In Others’ Words: Everybody Stay Calm!

Calm mind 2016

If Los Angeles airport (LAX) was the ultimate pass-fail test of my ability to remain calm in a stressful environment … I failed.

I’d love to be able to take an impromptu poll and ask, “Have you ever been to LAX?” And by “been to,” I mean, have you ever had to go through security at LAX to get to your gate? With the hope of boarding your plane on time?

The process was sheer madness. Let’s skip the whole process of dropping our car off at the rental site — and the bus driver who ignored everyone getting on the bus while he talked to his buddy about not getting a vacation. Yeah. Skip that. I stayed fairly calm, although I did instruct my husband Rob that the driver wasn’t getting a tip — not after my husband had to rearrange the luggage that everyone else had strewn all over the bus.

Then … then we get to the airport and try to get through security. That’s when Rob and I ran into The Line That Went On Forever And Did Not Move. 

I’m watching the clock on the wall and how quickly time is passing. And I’m watching all the people in front of me and how The Line That Went on Forever And Did Not Move went up the stairs and around a corner and another corner and another corner …

… and anything resembling calm disappeared.

Here’s what I learned after the fact: Calmness is a choice … but it is also a thousand little choices about what I’m thinking and how I’m responding to circumstances I can’t control. If I looked past The Line that Went On Forever And Did Not Move and truly believed that everything would be okay — that I would be okay — no matter what, I would have remained calm as we oh … so … slowly wended our way through security.

In Your Words: What helps you maintain a calm mind and relax when you’re faced with challenges? 

 

Thanks to everyone who preordered a copy of You Can’t Hurry Love, my e-novella releasing May 3, 2016. I selected a winner for the $25 Amazon gift card:

Winner of the $25 Amazon gift card

 

 

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7 Comments

  1. April 19, 2016, 1:32 am   /  Reply

    I’ve flown through LAX many times, but never had lines like you experienced. But my one time flying out of Miami . . . well. We were in line for 90 minutes (with a baby), and were the last people to board the flight.

    I remind myself that once I’m checked in, everything is fine, because that plane has my luggage and it’s not allowed to take off with my bags but without me. That thought has saved me a lot of stress in security lines.

    • April 19, 2016, 9:15 am   /  Reply

      Iola:
      Thanks for sharing your thought process for security lines. I’ll try to remember that next time.
      🙂

  2. April 19, 2016, 7:51 am   /  Reply

    I’m afraid it depends on the challenge. :-/ If I had been in your shoes at LAX, I probably would have been hauled off by TSA agents. That you weren’t says a lot about you. lol I.Totally.Freak.Out going through security.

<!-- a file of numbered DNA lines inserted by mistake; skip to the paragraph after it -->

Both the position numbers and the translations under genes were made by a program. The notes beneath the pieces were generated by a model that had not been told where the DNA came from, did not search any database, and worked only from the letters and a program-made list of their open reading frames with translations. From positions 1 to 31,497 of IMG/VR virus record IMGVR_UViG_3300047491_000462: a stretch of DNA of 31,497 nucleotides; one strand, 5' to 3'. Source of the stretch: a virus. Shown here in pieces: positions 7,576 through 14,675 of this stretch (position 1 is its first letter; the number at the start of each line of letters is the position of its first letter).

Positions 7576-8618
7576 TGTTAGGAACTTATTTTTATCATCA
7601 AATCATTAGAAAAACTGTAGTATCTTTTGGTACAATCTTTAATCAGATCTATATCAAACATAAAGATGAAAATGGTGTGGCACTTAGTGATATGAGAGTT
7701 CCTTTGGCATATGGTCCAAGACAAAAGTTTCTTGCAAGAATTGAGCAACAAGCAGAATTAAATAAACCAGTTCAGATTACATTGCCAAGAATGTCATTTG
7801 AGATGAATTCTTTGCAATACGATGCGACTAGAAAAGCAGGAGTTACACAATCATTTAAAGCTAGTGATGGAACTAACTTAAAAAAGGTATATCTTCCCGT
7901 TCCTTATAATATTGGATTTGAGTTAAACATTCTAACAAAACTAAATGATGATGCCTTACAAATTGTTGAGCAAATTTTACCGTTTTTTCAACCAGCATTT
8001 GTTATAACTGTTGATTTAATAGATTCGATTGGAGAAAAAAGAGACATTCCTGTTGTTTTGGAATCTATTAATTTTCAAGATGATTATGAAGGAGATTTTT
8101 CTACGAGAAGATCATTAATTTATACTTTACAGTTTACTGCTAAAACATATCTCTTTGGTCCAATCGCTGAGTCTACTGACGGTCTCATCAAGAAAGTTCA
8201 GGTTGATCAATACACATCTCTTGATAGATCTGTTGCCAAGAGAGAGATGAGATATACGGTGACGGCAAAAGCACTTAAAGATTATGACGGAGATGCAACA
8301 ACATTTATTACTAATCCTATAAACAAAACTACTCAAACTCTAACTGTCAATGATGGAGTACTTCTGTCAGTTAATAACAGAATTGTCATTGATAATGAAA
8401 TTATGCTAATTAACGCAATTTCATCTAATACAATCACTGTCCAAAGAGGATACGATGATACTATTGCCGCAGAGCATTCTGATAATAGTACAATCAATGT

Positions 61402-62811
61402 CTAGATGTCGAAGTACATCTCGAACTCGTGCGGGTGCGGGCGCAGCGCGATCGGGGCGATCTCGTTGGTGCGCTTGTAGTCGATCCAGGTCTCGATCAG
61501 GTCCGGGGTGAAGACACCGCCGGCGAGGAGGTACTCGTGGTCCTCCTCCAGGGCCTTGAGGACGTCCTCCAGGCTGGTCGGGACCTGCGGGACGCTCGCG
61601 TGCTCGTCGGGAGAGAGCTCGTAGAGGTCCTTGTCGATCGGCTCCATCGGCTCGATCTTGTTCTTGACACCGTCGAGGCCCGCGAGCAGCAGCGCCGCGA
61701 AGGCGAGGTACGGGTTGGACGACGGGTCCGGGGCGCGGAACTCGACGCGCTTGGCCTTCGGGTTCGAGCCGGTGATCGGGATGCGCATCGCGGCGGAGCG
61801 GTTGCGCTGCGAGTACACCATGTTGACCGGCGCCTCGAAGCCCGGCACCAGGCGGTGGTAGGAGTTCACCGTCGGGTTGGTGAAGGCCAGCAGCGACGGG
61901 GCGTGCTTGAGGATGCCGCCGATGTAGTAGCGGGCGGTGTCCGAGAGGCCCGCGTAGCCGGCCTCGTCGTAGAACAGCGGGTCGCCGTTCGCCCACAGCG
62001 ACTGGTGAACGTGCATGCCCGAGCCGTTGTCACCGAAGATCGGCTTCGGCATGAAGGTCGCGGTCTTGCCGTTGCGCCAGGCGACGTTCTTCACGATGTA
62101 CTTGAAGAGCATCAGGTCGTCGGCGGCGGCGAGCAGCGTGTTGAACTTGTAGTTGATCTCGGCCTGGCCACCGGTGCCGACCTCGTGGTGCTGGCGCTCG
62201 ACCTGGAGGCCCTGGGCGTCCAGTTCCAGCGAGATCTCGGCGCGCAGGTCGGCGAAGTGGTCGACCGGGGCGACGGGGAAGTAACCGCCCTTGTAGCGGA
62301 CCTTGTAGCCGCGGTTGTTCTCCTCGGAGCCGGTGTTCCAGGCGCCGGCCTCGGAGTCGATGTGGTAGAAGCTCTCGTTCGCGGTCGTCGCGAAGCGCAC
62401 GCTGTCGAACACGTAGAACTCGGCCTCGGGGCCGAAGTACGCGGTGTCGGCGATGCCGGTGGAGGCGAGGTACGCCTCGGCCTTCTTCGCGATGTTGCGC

• April 19, 2016, 9:16 am   /  Reply

      Pat:
      It helped that Rob was with me — and that he knows how to help me when I’m in “freak out” mode. He stays calm and I know how to fake being calm. All my panic statements are said in a whisper. And I will say this: all the other people in line with us were very patient. No pushing, shoving or rude comments.

  3. April 19, 2016, 8:33 am   /  Reply

    My one (once was enough) time at LAX was on way to Asia a year ago. Because they were constructing new take-off runways and were congested, they instructed our plane in Minneapolis to delay take-off 1 hr rather than have us circle overhead. During that hour, it snowed an inch here, which mean snowplows, de-icing. We took off 1.5 hrs. later, never made up the time. I missed my connecting flight to Korea & there were no instructions, nada, and nearly everything closed at by then 1 am or later. Finally 1 kind soul got me a room for 4 hrs. and a bus ride (wait time 1 hr.) It’s the first time I had brought a computer on a trip to Asia, & in that hotel I was able to FB a friend in Singapore (where I’d be stranded 16 hrs. on way to my niece in Jakarta), & within seconds, that friend responded she’d be there to meet me, all would be well, and it was. Later Delta called it a debacle and gave me lots of airmiles, but I did not care for LAX and will try not to go there again. By the way, it took 6 days for my luggage to reach me since it went to Korea first, got re-routed, etc.

    • April 19, 2016, 9:18 am   /  Reply

      Dee:
      Your LAX story trumps mine, for sure and certain. So thankful you took your computer with you! I certainly plan to avoid LAX in the future — that’s one plan I have for staying calm in the future. 🙂

  4. April 20, 2016, 11:17 am   /  Reply

    I’m a day late, but I’m here. Yes, I’ve been to LAX. When we had to walk from one terminal to another to get to where our international flight was departing from. And that terminal was about two terminals away. And did I mention we were all toting our luggage? Yeah, I got a great workout that day. But I didn’t have to wait in the kind of line you did. 😉

    Thanks for the reminder that calmness is a choice. When I’m faced with challenges, I remind myself to breathe. And that God knows what’s going on in the moment. He knows what I need each moment, and He’s going to get me where I need to be each moment. I’m not perfect at remembering these. But when I do remember, I’m a lot more peaceful. 🙂

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